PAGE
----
Grange Notes by Tim Swartz, Grange President (with everyone’s help) for December 19, 2018
As a Cub Scout leader once said, you don’t have to be good, you just have to be LOUD…
Join us for the Second Annual Holiday Sing-along
We’ll gather ’round the piano, share our favorite holiday songs, some mulled cider and snacks.
Kick off Christmas week with some non-sectarian, non-denominational, non-partisan, yet strangely enjoyable community singing! This coming Sunday, 4-6 PM will find us in the Hall and ready to sing with YOU!
Everyone has a favorite song for this time of year–it need not be a “traditional” Christmas carol–could be a pop song that reminds you of the holidays, a unique family favorite that you want to share, just bring your enthusiastic voice, some lyrics if you can (or bring your smartphone if you want to use our free WiFi connection to look ’em up), and your willingness to be part of a musical celebration. Bring some snacks or cookies to share, if you want.
We’ll provide the Grange Musician, Mat Nunnelley, who is skilled at accompanying Grange members at our regular meetings, and loves Christmas songs as well. We’ll also mull some cider, provide some kids’ crafts for those that don’t want to sing along, provide some lyric sheets for a few songs at least, and a warm Hall for a community song-fest.
If you’ve been to a Grange meeting, you know that we sing at least a couple of songs every time–it’s one of the most enjoyable parts of the meeting! Now’s your chance to be part of the fun!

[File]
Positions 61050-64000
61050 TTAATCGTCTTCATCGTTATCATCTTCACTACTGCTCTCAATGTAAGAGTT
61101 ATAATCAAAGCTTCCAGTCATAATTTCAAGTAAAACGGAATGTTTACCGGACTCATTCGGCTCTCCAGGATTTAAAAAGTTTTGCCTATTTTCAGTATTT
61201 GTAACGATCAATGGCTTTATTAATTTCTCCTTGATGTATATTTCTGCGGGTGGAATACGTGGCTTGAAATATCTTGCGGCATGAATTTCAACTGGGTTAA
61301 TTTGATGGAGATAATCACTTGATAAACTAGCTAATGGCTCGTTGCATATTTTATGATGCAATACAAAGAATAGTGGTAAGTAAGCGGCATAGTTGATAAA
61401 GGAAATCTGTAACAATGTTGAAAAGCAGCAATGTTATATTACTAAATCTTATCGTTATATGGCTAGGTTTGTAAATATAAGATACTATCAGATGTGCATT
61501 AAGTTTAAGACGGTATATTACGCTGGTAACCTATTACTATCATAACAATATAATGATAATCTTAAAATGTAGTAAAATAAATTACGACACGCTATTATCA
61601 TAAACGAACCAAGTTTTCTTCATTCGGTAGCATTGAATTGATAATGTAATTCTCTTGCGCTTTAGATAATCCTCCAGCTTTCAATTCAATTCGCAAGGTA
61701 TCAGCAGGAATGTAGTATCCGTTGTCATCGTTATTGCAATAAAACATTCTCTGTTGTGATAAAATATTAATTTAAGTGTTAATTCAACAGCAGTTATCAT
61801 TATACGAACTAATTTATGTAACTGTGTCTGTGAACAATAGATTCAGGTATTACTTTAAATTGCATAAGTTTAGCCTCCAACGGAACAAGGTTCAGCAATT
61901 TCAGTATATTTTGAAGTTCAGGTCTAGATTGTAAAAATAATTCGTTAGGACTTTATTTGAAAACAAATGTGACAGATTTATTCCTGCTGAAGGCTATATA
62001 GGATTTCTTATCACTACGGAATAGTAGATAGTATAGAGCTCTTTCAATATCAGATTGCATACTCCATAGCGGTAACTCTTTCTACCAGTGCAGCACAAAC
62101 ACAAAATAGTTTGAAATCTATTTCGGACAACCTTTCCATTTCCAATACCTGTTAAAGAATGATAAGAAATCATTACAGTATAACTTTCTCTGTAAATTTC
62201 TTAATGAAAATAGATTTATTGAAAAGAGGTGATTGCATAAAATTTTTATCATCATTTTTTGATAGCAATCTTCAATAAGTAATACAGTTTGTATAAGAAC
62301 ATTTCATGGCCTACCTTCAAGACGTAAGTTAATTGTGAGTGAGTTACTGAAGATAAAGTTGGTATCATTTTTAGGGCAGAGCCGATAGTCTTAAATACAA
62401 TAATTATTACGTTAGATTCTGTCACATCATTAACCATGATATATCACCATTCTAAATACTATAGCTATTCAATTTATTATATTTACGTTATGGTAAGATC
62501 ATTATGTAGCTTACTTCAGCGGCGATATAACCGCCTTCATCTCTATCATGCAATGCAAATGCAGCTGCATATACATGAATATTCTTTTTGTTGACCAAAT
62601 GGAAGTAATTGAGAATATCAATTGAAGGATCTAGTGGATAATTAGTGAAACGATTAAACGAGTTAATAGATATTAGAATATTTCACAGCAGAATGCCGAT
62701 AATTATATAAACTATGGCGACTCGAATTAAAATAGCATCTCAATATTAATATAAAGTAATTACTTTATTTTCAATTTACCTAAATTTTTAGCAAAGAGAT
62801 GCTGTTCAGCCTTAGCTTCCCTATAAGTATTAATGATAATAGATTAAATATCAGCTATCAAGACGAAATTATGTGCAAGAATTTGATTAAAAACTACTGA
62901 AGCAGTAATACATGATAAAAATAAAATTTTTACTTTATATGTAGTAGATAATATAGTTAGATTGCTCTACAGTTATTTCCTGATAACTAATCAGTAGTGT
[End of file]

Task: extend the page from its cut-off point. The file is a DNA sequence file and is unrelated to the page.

Holiday Meal Food Boxes–being filled with the last items
As I write this on the 19th of December, Merry Shernock has just finished purchasing some more supplies to complete filling the 6 Holiday Boxes, which will be picked up by our co-conspirators at Head Start/Washington County tomorrow, Dec. 20th.
We got some food donations dropped off in the boxes by Grange Hall members and tenants, plus some generous monetary donations. Merry already bought 6 turkeys & roasting pans, and has used the rest of the cash to buy a few more items (especially perishables) to make for festive holiday meals. The families which receive these can prepare their own feasts, plus having some more treats for the rest of the season.
We want to express special thanks to the patrons of “Kids Trade ‘N’ Play”, and to the Premont extended family that celebrated Thanksgiving at the Grange Hall. Generous cash donations from these Grange users enable us to really fill up the festive “dinner boxes”, made by Alison Forrest. Chocolates donated by Nutty Steph will be an extra special treat.
One of the original Grange values is to “dispense Charity“–living our lives so that we can share resources with others who need it, instead of thinking always of “more for me”. Thanks to everyone who brought in food, or donated cash, or donated a special item!
Here’s the list of the items that fill up each of the boxes:
Frozen turkey, onions, potatoes, yams, clementines & apples, mac & cheese mix, chicken soup, pancake mix & syrup, 3 sticks of butter, pie crust & chocolate pie filling, salad mix & dressing, matzo crackers, pineapple chunks, cranberry relish, crackers, Nightly Calming herb tea–plus a centerpiece for the table, courtesy of an anonymous donor!
Below, see pictures of the boxes, and the refrigerator and freezer stuffed with the chilled items, waiting to be picked up!
Another “Grange Tradition” event to put on your calendar: Hall Clean-up!
Coming on the Martin Luther King “Day of Service”, Monday, Jan. 21st! Your chance to join other Grange Hall users and friends to spiff up the Hall! Bring your favorite cleaning supplies–things like: